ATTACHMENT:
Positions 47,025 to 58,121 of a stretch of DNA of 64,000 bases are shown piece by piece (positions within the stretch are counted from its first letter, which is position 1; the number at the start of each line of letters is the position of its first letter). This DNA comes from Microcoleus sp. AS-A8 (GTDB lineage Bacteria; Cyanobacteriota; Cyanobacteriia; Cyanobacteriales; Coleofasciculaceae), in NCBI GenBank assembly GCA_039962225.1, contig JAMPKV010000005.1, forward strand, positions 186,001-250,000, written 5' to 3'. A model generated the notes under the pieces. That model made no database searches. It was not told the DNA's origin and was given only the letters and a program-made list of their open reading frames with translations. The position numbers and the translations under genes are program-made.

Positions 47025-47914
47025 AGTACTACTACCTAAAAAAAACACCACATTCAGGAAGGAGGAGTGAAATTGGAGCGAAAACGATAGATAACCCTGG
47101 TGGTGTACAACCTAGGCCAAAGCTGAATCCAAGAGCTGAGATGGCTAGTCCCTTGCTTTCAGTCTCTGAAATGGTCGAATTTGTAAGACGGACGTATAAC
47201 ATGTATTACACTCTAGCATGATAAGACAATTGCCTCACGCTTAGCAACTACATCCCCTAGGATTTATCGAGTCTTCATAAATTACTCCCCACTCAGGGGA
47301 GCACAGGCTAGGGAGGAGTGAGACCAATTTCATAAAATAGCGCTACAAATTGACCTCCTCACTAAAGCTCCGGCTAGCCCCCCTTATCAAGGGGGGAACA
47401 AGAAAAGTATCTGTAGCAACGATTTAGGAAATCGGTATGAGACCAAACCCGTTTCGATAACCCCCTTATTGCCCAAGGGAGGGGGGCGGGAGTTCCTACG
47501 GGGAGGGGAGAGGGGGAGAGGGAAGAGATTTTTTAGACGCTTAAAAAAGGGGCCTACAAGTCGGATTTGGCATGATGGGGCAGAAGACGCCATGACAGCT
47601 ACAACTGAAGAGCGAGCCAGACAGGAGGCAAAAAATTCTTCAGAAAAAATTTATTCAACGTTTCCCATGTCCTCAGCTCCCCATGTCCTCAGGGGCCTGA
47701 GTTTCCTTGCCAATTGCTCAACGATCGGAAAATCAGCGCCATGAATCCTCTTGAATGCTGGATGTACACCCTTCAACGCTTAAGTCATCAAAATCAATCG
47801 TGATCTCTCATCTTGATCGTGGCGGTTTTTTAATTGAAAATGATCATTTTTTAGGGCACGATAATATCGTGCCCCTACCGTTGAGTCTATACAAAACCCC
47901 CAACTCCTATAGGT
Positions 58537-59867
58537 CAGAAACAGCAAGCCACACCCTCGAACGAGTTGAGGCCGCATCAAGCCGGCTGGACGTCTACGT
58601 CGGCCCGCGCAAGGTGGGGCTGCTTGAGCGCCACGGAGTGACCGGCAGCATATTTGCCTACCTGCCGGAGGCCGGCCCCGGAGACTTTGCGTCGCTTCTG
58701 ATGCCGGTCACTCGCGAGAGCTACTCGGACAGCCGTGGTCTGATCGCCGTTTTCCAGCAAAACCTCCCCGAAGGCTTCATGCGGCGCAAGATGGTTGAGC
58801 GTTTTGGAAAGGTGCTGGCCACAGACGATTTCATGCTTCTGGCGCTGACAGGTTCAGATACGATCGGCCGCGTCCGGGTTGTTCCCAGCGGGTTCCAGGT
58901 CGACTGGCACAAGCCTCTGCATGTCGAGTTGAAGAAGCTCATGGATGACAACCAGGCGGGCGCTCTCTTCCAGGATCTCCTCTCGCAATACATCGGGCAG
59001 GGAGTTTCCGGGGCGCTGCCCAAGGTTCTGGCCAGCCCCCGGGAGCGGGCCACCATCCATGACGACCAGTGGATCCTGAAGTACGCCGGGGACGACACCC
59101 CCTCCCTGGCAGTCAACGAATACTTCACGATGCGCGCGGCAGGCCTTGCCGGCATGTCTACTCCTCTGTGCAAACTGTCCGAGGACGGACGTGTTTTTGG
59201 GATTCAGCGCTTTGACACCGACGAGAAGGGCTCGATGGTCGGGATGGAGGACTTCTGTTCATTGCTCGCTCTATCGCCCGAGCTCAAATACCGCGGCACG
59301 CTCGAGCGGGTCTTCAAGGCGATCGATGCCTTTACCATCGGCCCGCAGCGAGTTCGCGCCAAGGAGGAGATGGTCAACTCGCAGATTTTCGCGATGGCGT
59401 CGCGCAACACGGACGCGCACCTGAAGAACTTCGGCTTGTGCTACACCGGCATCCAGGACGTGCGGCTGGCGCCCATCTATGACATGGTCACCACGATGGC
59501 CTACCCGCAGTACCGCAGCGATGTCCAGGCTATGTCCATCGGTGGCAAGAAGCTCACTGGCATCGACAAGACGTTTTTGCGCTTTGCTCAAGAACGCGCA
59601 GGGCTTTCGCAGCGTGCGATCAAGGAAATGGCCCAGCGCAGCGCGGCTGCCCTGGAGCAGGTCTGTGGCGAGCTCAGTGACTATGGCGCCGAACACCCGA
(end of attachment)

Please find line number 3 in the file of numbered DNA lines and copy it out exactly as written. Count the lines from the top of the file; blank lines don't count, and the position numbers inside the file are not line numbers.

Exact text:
47025 AGTACTACTACCTAAAAAAAACACCACATTCAGGAAGGAGGAGTGAAATTGGAGCGAAAACGATAGATAACCCTGG